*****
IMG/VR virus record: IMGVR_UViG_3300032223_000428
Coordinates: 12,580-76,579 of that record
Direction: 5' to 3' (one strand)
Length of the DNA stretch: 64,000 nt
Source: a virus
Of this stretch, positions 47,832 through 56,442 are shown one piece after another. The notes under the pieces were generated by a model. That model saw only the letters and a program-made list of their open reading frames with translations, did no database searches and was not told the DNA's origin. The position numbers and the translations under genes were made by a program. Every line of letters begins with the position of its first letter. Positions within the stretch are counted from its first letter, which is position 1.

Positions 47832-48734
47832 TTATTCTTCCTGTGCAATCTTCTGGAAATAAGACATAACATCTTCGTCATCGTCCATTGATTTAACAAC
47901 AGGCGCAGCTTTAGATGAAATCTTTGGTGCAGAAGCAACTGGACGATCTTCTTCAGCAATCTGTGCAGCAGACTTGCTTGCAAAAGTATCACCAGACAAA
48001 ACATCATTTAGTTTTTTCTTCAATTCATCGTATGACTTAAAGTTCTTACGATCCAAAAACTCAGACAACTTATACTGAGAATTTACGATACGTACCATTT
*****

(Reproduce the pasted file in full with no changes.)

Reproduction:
IMG/VR virus record: IMGVR_UViG_3300032223_000428
Coordinates: 12,580-76,579 of that record
Direction: 5' to 3' (one strand)
Length of the DNA stretch: 64,000 nt
Source: a virus
Of this stretch, positions 47,832 through 56,442 are shown one piece after another. The notes under the pieces were generated by a model. That model saw only the letters and a program-made list of their open reading frames with translations, did no database searches and was not told the DNA's origin. The position numbers and the translations under genes were made by a program. Every line of letters begins with the position of its first letter. Positions within the stretch are counted from its first letter, which is position 1.

Positions 47832-48734
47832 TTATTCTTCCTGTGCAATCTTCTGGAAATAAGACATAACATCTTCGTCATCGTCCATTGATTTAACAAC
47901 AGGCGCAGCTTTAGATGAAATCTTTGGTGCAGAAGCAACTGGACGATCTTCTTCAGCAATCTGTGCAGCAGACTTGCTTGCAAAAGTATCACCAGACAAA
48001 ACATCATTTAGTTTTTTCTTCAATTCATCGTATGACTTAAAGTTCTTACGATCCAAAAACTCAGACAACTTATACTGAGAATTTACGATACGTACCATTT